My green Notre Dame hat is sun-bleached, chlorine-soaked, and sweat-stained to perfection. The faded hat is kind of my trademark—whenever I’m starting lessons with a new family, I instruct them to look for the girl in the green ND cap when they arrive. This particular green hat has lasted through two summers and one football season now, which is pretty respectable. Before the green hat, I destroyed 3 white Notre Dame ball caps over 3 summers. The white hats couldn’t handle all of the trips to the gym, to the beach, to the pool. Too delicate. The green hat doesn’t mind getting a little grubby. I always set it out on the deck to dry between lessons. The sun keeps the mildew away, which can sneak up since the hat’s nearly always wet—I learned this trick the hard way after white hat #1. Gross, I know. But my reliable green hat has survived another summer in the water and in the sun.
On Saturday, I’ll hang up my swimsuit for the summer. No more swim lessons. I’ve got a killer tan—except for the giant circle on my back and the sunglasses rings on my face. In 7 weeks this summer, I have taught 210 swim lessons to a total of 37 children. The kids, as always, are awesome. My swim lesson kids ranged in age from 2 to 13, so I got to have fun with a lot of very different children.
I’ve had some great experiences in getting to know swimmers and their families over the years. Some of my swim lesson kids are repeats—I think I’ve had a few families for 3 or 4 years now. It’s a little sad when the long-time families “age out” of swim lessons, but it’s usually because the kids have gotten good enough and old enough to join year-round swim teams. I’m always flattered when kids who have gone on to summer swim team come back for a few lessons with me to work on dives or flipturns or race strategy.
Kids, especially those whose families I’ve known for awhile, often ask about my age. Usually I get asked questions like, “Are you a mommy?” or, “Do you have kids?”. Sometimes the questions come from the other end of the spectrum–“You’re big. Are you 12?”. The most tactful age-related question I’ve ever been asked came from a boy who tiptoed around asking my age but never actually posed the question. Clearly, his parents have taught him to have excellent manners. We were talking about college and I was explaining why college students don’t get long weekends when my young friend interrupted. “Um…you see…I’m wondering something. Because you go to college, and I don’t really know how old college is. Because you could go to college when you’re kind of young or when you’re kind of old, like 30…” he trailed off. “Are you trying to find out how old I am?” I asked. “Um…kind of,” he replied. Of course, I answered his indirect question, but I also had to give the kid some props for being so polite. Way to go, buddy.
In general, the kids I teach seem to be very concerned with the distinction between children and adults. I’m hazily remembering a lecture from a Developmental Psychology class about how children in early grades are obsessed with order and roles. When I’m teaching lessons, some of the kids think that I count as an adult and some of them see me as just another playmate. I often feel stuck in a kind of limbo in real life, outside of the pool, so it’s reassuring to know that I’m not the only one confused about my standing. Am I a grown-up or not? Excellent question. One little girl told me I wasn’t allowed to chew gum in the pool because “only grown-ups can do that.” Another swimmer felt differently. After learning that the black lines on the bottom of the pool are there to help people swim to straight down the pool, the 7-year-old boy said, “Well, the lines are where the adults swim. Kids play in the white space in between the lines because they run around and stuff, but the grown-ups don’t need as much space to swim in lines.” Since we were both swimming on the lines, we were both grown-ups. What a nice life philosophy. Act like an adult when you swim on the lines, but play like a child in the space between. I like that.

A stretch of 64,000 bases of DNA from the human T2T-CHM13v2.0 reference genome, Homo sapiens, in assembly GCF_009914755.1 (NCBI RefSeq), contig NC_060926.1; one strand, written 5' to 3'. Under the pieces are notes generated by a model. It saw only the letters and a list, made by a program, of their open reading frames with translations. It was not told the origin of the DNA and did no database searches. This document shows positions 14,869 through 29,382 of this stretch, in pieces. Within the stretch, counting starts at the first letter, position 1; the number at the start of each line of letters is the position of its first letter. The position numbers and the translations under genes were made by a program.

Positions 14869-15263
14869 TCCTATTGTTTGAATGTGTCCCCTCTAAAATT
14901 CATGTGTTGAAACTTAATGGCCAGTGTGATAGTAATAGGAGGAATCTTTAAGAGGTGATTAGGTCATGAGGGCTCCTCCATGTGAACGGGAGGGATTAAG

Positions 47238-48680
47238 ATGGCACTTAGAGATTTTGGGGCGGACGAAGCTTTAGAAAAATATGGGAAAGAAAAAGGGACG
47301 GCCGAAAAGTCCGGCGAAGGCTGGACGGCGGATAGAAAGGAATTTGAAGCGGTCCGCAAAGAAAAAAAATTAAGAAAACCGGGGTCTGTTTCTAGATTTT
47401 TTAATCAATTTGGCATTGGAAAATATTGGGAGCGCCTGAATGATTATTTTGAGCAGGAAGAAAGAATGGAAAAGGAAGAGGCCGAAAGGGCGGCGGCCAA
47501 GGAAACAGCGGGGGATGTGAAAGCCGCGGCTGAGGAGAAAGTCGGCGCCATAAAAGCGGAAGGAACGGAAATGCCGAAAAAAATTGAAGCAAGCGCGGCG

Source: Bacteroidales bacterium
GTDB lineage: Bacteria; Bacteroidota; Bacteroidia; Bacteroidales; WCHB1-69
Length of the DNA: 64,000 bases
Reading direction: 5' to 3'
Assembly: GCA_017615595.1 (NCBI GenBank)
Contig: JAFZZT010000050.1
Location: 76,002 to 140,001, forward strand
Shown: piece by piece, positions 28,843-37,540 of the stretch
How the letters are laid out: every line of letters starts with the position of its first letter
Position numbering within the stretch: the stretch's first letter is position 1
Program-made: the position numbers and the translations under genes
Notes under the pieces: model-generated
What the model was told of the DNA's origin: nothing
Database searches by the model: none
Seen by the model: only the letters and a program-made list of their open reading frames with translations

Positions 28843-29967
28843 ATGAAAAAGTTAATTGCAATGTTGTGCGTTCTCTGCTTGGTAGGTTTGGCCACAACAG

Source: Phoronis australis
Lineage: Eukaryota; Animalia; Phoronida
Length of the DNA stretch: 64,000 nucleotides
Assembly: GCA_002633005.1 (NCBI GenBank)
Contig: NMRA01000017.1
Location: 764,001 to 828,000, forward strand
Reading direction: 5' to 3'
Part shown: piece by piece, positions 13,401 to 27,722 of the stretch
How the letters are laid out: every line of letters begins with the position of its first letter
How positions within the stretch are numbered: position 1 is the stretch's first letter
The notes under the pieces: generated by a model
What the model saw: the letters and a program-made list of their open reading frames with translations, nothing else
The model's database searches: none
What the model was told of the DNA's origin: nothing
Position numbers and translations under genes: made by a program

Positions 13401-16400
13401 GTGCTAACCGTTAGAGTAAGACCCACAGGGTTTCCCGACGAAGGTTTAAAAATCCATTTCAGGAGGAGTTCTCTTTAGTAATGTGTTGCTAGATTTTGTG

The green hat came with me to Notre Dame and it has weathered another summer at the pool. Next week, I’ll tote it along to Disney World (and the Wizarding World of Harry Potter!!). The week after that, I’ll tuck my trusty green hat in the side pocket of my backpack, opposite my fancy new water bottle. After a 14-hour flight, I’ll slide the green hat on over a sloppy ponytail, the first of many such hairdos in weeks to come. The green hat is a good hat–beat up and dependable. It deserves to be a proper noun. Green Hat. The little navy monogram on Green Hat makes it the only Notre Dame thing I’m bringing to India; none of my t-shirts have words, and I’m sure not bringing a sweatshirt. After a summer of chlorine and Carolina sun, Green Hat has survived ball cap boot camp. I’m calling it up to the big leagues—monsoon rain and sweaty, frizzy hair. Green Hat is going to India.